(WSIL) — Just last week, FEMA denied Illinois’ request for federal assistance for individuals and businesses in the more than 20 counties affected by flooding this past Spring. Now flood victims like those in East Cape Girardeau are stuck in a waiting game.
In August, the state submitted a request for two types of assistance, one which helps residents and businesses, the other to reimburse local governments. Illinois claimed nearly $70 million in flood-related damages, with more than $8 million of that in individual losses.
Now, more than a month since floodwaters have receded, sandbags still line the streets of East Cape Girardeau and in some places, vegetation has taken root. The bags are the most visible signs of the recent flooding, while damage to individual homes stays largely hidden.
Both FEMA and IEMA have long-since inspected homes in the region and for East Cape residents Robert Rhymer and his wife, the recent denial for federal funding leaves them with few options.
"They told a few of us that it should be condemned, but since we’re young, we’ve got a better chance of getting out if something happened," Rhymer said of the inspection of his home. He and his wife struggle to feel safe inside. With structural damage worsening with each time it rains and a constant battle with mold, the couple have few options as recent bids to fix their home have come in above what the house is worth.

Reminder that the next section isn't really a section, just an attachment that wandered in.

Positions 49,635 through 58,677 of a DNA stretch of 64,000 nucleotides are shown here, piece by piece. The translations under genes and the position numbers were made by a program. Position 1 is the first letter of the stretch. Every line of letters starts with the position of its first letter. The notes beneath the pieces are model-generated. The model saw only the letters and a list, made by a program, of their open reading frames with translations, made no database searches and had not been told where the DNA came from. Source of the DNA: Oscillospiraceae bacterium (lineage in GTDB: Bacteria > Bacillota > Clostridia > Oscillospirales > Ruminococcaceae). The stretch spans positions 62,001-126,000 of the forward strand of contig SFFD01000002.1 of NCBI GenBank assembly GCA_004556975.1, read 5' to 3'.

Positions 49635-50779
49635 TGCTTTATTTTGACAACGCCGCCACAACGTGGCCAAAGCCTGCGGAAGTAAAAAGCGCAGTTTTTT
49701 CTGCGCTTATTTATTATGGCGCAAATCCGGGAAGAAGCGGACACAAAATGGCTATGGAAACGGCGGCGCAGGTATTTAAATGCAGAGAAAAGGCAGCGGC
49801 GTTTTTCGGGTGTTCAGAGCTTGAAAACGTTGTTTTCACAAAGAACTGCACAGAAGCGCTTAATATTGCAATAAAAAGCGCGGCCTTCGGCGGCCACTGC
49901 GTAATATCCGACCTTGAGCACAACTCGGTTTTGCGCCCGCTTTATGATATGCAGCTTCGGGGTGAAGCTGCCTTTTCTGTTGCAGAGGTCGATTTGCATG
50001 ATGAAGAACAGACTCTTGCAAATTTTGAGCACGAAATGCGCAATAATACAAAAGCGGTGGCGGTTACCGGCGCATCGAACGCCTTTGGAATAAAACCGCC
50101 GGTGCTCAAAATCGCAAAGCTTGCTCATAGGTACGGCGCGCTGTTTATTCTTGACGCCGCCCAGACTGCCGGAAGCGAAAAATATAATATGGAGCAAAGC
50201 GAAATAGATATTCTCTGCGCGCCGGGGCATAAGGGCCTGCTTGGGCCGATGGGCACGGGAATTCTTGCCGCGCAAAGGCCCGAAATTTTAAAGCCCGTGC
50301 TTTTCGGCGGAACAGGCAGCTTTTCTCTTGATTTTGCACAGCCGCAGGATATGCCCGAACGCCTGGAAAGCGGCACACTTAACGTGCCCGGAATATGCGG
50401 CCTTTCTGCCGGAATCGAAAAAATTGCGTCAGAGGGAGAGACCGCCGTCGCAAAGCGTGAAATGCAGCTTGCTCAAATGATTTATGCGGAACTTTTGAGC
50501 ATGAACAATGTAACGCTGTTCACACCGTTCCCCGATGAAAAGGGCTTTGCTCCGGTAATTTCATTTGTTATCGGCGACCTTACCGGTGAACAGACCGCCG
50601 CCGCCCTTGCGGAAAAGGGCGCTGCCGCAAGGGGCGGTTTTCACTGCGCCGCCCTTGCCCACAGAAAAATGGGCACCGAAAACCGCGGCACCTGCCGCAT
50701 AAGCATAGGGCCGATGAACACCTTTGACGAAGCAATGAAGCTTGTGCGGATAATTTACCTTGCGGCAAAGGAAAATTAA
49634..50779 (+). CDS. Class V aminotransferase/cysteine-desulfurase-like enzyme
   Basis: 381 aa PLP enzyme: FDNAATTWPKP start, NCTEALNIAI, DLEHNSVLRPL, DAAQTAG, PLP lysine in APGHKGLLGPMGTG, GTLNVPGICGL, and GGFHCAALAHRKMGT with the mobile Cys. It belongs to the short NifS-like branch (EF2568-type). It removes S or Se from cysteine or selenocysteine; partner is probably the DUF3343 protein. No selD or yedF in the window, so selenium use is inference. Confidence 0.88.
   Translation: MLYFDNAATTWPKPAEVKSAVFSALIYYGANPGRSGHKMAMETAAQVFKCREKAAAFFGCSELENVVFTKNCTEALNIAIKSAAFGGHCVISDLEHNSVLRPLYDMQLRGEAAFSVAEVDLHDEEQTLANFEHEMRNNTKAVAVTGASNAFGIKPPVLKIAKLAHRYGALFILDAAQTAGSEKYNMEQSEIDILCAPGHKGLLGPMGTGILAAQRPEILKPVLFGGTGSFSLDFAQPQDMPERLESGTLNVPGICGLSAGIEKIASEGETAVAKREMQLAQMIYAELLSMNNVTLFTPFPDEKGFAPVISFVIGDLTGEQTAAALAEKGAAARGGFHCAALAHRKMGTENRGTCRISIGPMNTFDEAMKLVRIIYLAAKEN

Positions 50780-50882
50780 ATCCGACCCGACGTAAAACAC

"My basement’s sinking, which is causing this side of my house to sink, my garage has already fell about a foot and a half on the one side," said Rhymer. "And, every time it rains – it goes right back in because of all the cracks."
East Cape mayor Joe Aden is hopeful the state of Illinois will win its appeal for federal funding, but he says it is going to take time. He said the village has received assurance help is coming to remove the thousands of sandbags visible throughout and aid is expected to repair infrastructure, but he says the appeal by the state for residents to receive assistance as well will take time.
"I cannot speak for the state of Illinois or FEMA," Aden said of how long the appeal might take, adding, "I have no idea, I know government moves slow. We have some homes that are damaged more than others, and they do need the assistance."
Aden said residents need to have patience, however there’s no guarantee the appeal will be a success, leaving family’s like Rhymer caught in a waiting game.
"Right now, we just need FEMA to come through and if they’re going to buy us out, buy us out so we can move on with our life," said Rhymer.
Local governments and non-profits approved for FEMA funding have until October 19 to file the necessary document and paperwork.